Compliance Barely Registers as an Issue

By | August 3, 2005

Compliance is insignificant relative to disaster recovery and business continuity planning, survey shows Compliance barely registers as an issue for a large majority of UK IT directors, a survey reveals today.

Despite the widespread prominence of Sarbanes Oxley and Basel II both in vendor literature and – consequently – the media, respondents from a cross-section of UK companies say disaster recovery, business continuity, growing data volumes, the familiar Data Protection Act and easier-to-understand Freedom of Information Act are the major drivers in their data strategies, with only six per cent mentioning other US-initiated legislation.

To the question ´Which factors are driving the need for archiving in your organisation?´, disaster recovery and business continuity, cited by 48 per cent, is far and away the most popular reason given. The second most frequently declared factor is the sheer volume of data growth, at 27 per cent. However, even when combined with corporate governance, compliance is offered as a driver by just 22 per cent of respondents.

Asked the question ´If regulatory compliance is a driving need, which [of the following] are impacting your business?´, a surprising 48 per cent of respondents don´t identify regulatory compliance as a factor at all. The key regulations affecting business in the UK remain the Data Protection Act (27%) and the Freedom of Information Act (12%). Only 6 per cent mention Sarbanes Oxley.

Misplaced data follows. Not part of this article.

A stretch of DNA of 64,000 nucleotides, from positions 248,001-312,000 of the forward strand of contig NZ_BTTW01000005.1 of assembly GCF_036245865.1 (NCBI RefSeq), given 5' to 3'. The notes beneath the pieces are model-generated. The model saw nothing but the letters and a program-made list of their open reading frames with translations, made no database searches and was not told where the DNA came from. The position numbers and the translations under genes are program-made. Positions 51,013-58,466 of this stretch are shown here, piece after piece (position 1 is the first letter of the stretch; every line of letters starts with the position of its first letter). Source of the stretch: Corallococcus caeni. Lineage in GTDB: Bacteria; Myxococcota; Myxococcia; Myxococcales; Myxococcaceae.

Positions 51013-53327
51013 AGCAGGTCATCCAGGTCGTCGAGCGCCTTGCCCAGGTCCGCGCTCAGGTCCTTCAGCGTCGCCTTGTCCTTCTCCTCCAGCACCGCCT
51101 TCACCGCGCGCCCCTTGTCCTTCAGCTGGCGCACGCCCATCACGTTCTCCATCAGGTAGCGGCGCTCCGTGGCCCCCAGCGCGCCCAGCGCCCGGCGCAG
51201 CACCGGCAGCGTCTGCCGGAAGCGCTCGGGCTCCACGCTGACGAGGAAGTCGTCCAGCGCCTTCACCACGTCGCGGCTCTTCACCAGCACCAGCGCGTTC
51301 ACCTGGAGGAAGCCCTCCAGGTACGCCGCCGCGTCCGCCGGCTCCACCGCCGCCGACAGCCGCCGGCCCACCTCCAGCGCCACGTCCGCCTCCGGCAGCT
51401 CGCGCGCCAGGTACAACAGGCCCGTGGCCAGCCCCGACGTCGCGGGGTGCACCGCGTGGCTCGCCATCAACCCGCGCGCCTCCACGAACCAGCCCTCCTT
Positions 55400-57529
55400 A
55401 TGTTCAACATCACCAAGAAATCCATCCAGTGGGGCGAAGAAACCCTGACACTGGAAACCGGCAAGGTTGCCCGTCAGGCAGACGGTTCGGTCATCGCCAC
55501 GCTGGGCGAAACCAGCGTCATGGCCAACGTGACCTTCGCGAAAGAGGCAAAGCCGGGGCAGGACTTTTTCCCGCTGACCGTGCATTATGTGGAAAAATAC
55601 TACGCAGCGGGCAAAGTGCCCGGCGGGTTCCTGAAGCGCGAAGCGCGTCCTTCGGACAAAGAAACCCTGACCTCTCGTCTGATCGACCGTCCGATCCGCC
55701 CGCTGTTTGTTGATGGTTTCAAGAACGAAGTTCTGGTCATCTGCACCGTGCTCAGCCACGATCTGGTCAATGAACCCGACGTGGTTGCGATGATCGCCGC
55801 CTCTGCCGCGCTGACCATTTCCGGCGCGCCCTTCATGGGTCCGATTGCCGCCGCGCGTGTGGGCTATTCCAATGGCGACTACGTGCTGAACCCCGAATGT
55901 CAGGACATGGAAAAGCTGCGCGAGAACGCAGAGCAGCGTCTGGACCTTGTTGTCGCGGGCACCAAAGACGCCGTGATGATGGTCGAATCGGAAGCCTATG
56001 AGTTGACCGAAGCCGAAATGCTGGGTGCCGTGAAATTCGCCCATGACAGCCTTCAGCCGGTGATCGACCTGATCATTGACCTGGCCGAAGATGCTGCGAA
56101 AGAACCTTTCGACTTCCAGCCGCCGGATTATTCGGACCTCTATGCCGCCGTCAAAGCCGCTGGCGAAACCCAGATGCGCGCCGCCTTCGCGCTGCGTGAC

Tony Cotterill, CEO of BridgeHead Software, which conducted the survey, said: “This is a bit of a wake-up call for the storage industry: for all that ´compliance´ has been made one of today´s major buzzwords, it seems IT directors know that US compliance regulations affect relatively few of them, and perhaps they realise compliance is largely achievable as a by-product of good, day-to-day, data housekeeping.

“Of course, the twin horses of disaster recovery and business continuity have also been whipped really hard by vendors, and this has been accepted by users who quite rightly identify that disasters don´t respect national borders,” he added.

Despite acknowledging the importance of archiving for backup and disaster recovery purposes, it appears that it´s still something of a dark art for a significant proportion: 15 per cent of respondents are unable to say how long it would take to retrieve a lost file, and 2 per cent admit that they probably wouldn´t be able to retrieve it at all.

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